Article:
It's been a long week at work and in the news. I was bemoaning one of these projects on twitter, and when I told CanadianSimon I'd quit watching the movie and two other things this week, he did point out - hey, it's been a weird week for Planet Earth.
Still, my patience was a bit raw, and that meant I didn't make it very far into a few things I'd been meaning to check out.
The Amazing Spider-Man 2
I didn't see this movie when it came out, mostly because I didn't really like much of anything about the first one. Highlights included the casting of Emma Stone as Gwen Stacy and Stan Lee's cameo, but I didn't really get where Peter Parker as mouthy, non-nerdy teen-ager was coming from, and I was super-annoyed that they were trying to go down the 1990's path of exploring Peter's parents' death as integral to his history (dude got bit by a radioactive spider. We don't need to heap 30 years of back story into it). To top it off, their Spidey was never actually *funny* when quipping from inside the mask. He came off a bit more like someone bragging while playing a video game against a hopelessly outclassed opponent.
I kind of knew we were in trouble when the first ten minutes of the movie included a seemingly five minute portion wherein Spider-Man's parents fight for their lives and die on screen. Why this wasn't 10 seconds of parents seeing a guy enter their plane's cabin with a gun, then slam cut to modern day, I don't know.
But every scene in the movie is like this. There's a lot of talking and things occurring, but nothing is happening. Jamie Fox spends a scene talking to an imaginary Spider-Man as if Spider-Man brought him a cake. There had to have been 87 better ways to convey that this scientist who works at OsCorp is a big fan of Spider-Man that wouldn't have felt lifted from a You Can't Do That on Television skit, but... If you're making a movie for kids, maybe not spend 10 minutes killing off the Parkers on screen, too?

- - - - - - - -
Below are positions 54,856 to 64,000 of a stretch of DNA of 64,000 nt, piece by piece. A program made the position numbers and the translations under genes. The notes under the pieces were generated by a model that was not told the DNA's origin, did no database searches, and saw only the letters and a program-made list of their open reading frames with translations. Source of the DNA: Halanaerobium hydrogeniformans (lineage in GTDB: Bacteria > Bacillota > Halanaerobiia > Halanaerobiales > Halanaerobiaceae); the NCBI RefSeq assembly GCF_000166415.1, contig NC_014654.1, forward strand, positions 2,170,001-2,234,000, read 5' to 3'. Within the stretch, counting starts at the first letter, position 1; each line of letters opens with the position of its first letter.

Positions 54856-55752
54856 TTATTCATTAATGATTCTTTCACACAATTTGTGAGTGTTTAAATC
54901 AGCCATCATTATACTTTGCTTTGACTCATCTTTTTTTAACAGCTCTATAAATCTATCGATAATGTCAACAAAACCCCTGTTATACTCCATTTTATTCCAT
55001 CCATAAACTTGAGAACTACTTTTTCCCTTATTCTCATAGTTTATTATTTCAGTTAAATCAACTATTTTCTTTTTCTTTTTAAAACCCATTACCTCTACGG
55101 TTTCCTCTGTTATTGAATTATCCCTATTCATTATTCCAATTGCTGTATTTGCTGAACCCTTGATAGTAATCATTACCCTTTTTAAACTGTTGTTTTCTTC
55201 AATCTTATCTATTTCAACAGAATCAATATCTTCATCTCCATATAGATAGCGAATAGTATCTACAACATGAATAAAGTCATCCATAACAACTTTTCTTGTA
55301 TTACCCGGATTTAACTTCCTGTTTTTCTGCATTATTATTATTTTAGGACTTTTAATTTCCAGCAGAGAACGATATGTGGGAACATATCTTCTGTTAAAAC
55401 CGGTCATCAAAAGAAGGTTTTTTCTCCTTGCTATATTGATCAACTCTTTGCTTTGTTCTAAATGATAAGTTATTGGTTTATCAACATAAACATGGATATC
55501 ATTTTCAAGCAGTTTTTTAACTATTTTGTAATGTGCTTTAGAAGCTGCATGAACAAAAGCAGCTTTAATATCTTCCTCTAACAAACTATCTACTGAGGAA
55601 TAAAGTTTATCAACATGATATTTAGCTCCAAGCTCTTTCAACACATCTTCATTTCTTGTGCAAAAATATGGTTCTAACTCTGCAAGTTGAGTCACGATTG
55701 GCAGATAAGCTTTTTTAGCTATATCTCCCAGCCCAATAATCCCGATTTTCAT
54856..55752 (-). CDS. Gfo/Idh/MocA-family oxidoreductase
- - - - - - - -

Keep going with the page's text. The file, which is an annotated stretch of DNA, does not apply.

My suspicion is that Sony had a lot of money to put into this sequel, didn't give enough passes to the script to get it before the camera, figured they'd fix in post, but had they cut the movie to make it leaner and meaner, it would have run about 25 minutes.
It's also a movie where a clearly high 19 year old Harry Osborne is suddenly running his daddy's company because bio-med pharma companies run like medieval monarchies.
Anyway, I'd kind of started looking at my phone more than the movie, but when Jamie Fox falls into one of three tubs of electric eels (I have no idea) and emerges as Electro, I finally turned it off.
This one falls into the category of "I am not the target demographic". But that doesn't mean it wasn't genuinely bad or full of missed opportunities. And while it was kinda amusing to see the Archie Comics characters translated to CW sexy teen murder mystery characters, it's hard to ignore how formulaic and generally bad actual sexy teen murder mystery shows on the CW actually are.
The Riverdale kids are transformed into high school sophomores (making them 15 at the start of the show), and from here we get immediately into that confusing world of teens on television where they are adults without jobs to go to but parents who are there solely to trip them up and act like teens themselves.
Further, why is there always a character whose primary function is to spout pop culture references that are clearly from the pen of a 35 year old (in our case, Veronica Lodge, just arrived from NYC)? Or are there really that many high school sophomores out there with a deep knowledge of the works of Truman Capote? Because this show posits that they're all ready to name drop his books at the drop of a hat.